Mar 17

no longer a pink house

where runaways of all ages congregate under a rented roof,
younger ones half fill green notebooks with used words
flutter about needles and weed, color their spiky hair
like would-be feral parrots, flock about low keyed, sleep
passed out on a wooden floor, breathe through broken locks.

no longer a pink house where older ones laugh at each other,
lose jobs below their qualifications, stare at walls between
superstar selves and a nine-to-five, where they run panting
in the smoky, sparkling wake of young ones to forget or
remember, pressing their faces into celluloid star feathers.

no longer the solid pink walls against which you imagine
throwing strips of flesh you rip from your body. you spit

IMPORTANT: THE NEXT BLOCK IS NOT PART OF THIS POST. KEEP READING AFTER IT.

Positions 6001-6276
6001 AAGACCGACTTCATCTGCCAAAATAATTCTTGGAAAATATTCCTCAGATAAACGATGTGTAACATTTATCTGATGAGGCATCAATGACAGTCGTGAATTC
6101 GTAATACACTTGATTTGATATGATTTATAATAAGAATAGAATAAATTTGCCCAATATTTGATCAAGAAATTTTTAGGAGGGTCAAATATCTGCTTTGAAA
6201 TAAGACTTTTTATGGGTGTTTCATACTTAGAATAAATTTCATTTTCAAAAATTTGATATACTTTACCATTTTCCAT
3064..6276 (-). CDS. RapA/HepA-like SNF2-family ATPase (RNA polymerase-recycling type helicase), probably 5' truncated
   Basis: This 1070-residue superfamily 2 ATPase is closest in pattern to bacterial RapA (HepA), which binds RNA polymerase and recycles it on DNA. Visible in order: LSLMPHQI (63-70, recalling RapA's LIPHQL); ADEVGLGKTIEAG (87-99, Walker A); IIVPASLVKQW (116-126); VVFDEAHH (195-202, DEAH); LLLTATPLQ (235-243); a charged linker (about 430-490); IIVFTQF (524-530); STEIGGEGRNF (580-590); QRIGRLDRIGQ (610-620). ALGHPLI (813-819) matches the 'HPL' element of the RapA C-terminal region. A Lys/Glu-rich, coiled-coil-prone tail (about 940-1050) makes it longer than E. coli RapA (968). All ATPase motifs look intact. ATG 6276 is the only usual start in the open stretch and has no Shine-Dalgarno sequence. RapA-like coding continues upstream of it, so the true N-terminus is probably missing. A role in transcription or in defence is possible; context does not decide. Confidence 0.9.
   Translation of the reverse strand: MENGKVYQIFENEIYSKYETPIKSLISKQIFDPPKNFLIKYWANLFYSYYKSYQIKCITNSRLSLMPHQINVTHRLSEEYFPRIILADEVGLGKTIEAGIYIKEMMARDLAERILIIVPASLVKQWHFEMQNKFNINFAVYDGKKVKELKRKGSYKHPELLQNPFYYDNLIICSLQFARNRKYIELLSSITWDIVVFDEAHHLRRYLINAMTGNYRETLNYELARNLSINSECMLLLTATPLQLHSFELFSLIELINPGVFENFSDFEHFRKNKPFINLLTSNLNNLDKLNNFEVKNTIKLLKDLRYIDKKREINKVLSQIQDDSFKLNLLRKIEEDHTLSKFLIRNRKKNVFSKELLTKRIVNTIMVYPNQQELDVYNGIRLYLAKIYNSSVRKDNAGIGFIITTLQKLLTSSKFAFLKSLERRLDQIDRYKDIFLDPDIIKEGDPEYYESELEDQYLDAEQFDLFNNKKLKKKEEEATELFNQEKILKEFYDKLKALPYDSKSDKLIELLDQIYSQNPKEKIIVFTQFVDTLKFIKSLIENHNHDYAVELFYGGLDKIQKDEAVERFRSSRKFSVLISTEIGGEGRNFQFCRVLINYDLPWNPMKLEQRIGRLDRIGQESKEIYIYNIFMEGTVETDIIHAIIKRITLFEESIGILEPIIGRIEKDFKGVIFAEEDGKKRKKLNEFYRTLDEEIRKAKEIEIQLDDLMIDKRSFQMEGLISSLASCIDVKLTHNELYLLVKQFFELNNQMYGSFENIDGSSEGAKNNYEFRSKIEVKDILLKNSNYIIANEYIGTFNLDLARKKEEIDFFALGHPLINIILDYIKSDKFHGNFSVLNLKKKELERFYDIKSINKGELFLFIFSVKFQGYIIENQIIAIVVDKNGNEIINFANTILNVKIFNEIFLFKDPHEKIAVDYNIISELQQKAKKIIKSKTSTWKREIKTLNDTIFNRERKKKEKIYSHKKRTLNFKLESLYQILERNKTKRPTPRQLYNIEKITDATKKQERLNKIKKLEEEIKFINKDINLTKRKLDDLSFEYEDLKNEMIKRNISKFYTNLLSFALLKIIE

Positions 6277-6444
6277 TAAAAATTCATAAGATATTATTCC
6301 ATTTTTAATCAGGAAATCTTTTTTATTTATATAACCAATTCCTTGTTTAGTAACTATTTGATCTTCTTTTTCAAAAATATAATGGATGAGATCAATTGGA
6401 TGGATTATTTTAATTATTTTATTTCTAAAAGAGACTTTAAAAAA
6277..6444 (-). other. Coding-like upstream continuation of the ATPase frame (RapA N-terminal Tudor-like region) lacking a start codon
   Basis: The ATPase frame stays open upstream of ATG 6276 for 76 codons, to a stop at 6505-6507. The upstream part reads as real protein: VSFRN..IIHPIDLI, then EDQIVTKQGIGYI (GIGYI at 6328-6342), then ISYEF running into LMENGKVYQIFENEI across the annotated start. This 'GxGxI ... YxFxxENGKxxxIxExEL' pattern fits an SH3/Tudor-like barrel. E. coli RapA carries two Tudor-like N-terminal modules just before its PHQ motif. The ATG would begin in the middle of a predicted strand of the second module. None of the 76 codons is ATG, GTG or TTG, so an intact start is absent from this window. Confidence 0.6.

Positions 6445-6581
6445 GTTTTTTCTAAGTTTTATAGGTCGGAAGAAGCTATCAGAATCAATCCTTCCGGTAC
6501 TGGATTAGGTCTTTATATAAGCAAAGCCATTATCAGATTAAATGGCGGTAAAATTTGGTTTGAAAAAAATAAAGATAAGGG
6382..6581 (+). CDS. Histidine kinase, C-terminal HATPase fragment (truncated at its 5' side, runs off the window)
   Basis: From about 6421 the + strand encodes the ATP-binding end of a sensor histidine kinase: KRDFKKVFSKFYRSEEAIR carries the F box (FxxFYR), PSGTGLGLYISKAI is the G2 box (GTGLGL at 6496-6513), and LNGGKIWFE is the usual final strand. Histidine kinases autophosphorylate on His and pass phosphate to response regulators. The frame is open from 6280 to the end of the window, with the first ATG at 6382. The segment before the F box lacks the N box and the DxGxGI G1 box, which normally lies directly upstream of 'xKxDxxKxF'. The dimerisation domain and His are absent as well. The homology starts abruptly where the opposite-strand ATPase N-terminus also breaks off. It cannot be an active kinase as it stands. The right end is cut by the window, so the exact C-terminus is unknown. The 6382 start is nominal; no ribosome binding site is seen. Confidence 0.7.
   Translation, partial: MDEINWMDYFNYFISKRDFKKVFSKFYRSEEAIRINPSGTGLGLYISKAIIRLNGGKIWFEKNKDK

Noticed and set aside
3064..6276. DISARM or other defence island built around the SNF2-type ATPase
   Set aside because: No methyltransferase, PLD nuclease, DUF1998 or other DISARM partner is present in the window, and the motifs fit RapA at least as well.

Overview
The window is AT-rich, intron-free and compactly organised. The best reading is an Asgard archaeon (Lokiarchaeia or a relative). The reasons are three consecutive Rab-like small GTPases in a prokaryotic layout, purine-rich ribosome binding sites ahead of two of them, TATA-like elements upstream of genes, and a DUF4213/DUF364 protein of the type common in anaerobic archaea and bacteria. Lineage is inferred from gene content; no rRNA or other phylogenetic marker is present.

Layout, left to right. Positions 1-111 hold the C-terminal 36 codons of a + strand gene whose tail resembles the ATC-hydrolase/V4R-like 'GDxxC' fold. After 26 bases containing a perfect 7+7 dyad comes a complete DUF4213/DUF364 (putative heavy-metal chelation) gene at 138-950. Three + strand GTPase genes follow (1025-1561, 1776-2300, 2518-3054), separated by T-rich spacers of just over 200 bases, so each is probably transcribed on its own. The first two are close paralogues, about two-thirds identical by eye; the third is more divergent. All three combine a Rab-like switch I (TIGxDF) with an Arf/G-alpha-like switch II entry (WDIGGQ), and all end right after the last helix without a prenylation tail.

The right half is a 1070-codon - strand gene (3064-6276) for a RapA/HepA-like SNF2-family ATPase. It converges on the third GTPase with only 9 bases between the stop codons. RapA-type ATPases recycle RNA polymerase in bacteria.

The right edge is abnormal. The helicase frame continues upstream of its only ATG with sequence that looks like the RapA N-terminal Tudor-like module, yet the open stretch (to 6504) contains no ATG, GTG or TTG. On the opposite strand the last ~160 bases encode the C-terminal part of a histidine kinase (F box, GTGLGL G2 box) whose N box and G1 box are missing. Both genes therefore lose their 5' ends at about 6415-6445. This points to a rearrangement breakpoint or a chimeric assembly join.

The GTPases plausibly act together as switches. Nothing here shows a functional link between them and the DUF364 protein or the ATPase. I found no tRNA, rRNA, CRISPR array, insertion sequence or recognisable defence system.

like your ancestors to make walls disappear. they don’t.
so you plan to paint flaking fantasies with the cool green
of notebooks, then to hide inside blank pages and panels.

no longer an inside to the pink house, its walls now panels
of glass against which young parrots crash. wooden floor,
now green grass like see-through notebooks that sustain
unlocked lives. you squeeze through its roofless hallways
your pink flesh, a constellation of molting, faded feathers.

–Sharon Coleman